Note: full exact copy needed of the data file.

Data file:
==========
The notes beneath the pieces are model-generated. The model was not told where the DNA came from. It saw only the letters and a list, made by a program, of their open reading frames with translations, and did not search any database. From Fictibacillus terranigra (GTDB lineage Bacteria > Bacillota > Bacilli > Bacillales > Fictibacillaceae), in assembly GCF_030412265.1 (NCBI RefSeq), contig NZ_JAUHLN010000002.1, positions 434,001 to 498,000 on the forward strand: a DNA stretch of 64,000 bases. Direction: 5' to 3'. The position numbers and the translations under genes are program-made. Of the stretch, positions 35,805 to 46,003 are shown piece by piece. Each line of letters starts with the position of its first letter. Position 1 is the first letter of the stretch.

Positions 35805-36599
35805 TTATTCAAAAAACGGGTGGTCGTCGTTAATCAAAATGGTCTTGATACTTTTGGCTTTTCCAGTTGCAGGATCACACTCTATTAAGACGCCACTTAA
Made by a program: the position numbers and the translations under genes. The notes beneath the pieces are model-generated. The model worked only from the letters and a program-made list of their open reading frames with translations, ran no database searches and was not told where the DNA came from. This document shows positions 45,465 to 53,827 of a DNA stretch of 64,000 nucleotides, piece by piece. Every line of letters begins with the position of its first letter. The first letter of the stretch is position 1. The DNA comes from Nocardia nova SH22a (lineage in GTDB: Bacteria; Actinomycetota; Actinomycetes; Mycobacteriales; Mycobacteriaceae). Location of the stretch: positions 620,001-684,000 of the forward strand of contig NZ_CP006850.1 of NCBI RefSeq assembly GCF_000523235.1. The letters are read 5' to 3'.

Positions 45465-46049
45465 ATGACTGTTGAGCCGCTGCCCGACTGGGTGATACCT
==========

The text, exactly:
The notes beneath the pieces are model-generated. The model was not told where the DNA came from. It saw only the letters and a list, made by a program, of their open reading frames with translations, and did not search any database. From Fictibacillus terranigra (GTDB lineage Bacteria > Bacillota > Bacilli > Bacillales > Fictibacillaceae), in assembly GCF_030412265.1 (NCBI RefSeq), contig NZ_JAUHLN010000002.1, positions 434,001 to 498,000 on the forward strand: a DNA stretch of 64,000 bases. Direction: 5' to 3'. The position numbers and the translations under genes are program-made. Of the stretch, positions 35,805 to 46,003 are shown piece by piece. Each line of letters starts with the position of its first letter. Position 1 is the first letter of the stretch.

Positions 35805-36599
35805 TTATTCAAAAAACGGGTGGTCGTCGTTAATCAAAATGGTCTTGATACTTTTGGCTTTTCCAGTTGCAGGATCACACTCTATTAAGACGCCACTTAA
Made by a program: the position numbers and the translations under genes. The notes beneath the pieces are model-generated. The model worked only from the letters and a program-made list of their open reading frames with translations, ran no database searches and was not told where the DNA came from. This document shows positions 45,465 to 53,827 of a DNA stretch of 64,000 nucleotides, piece by piece. Every line of letters begins with the position of its first letter. The first letter of the stretch is position 1. The DNA comes from Nocardia nova SH22a (lineage in GTDB: Bacteria; Actinomycetota; Actinomycetes; Mycobacteriales; Mycobacteriaceae). Location of the stretch: positions 620,001-684,000 of the forward strand of contig NZ_CP006850.1 of NCBI RefSeq assembly GCF_000523235.1. The letters are read 5' to 3'.

Positions 45465-46049
45465 ATGACTGTTGAGCCGCTGCCCGACTGGGTGATACCT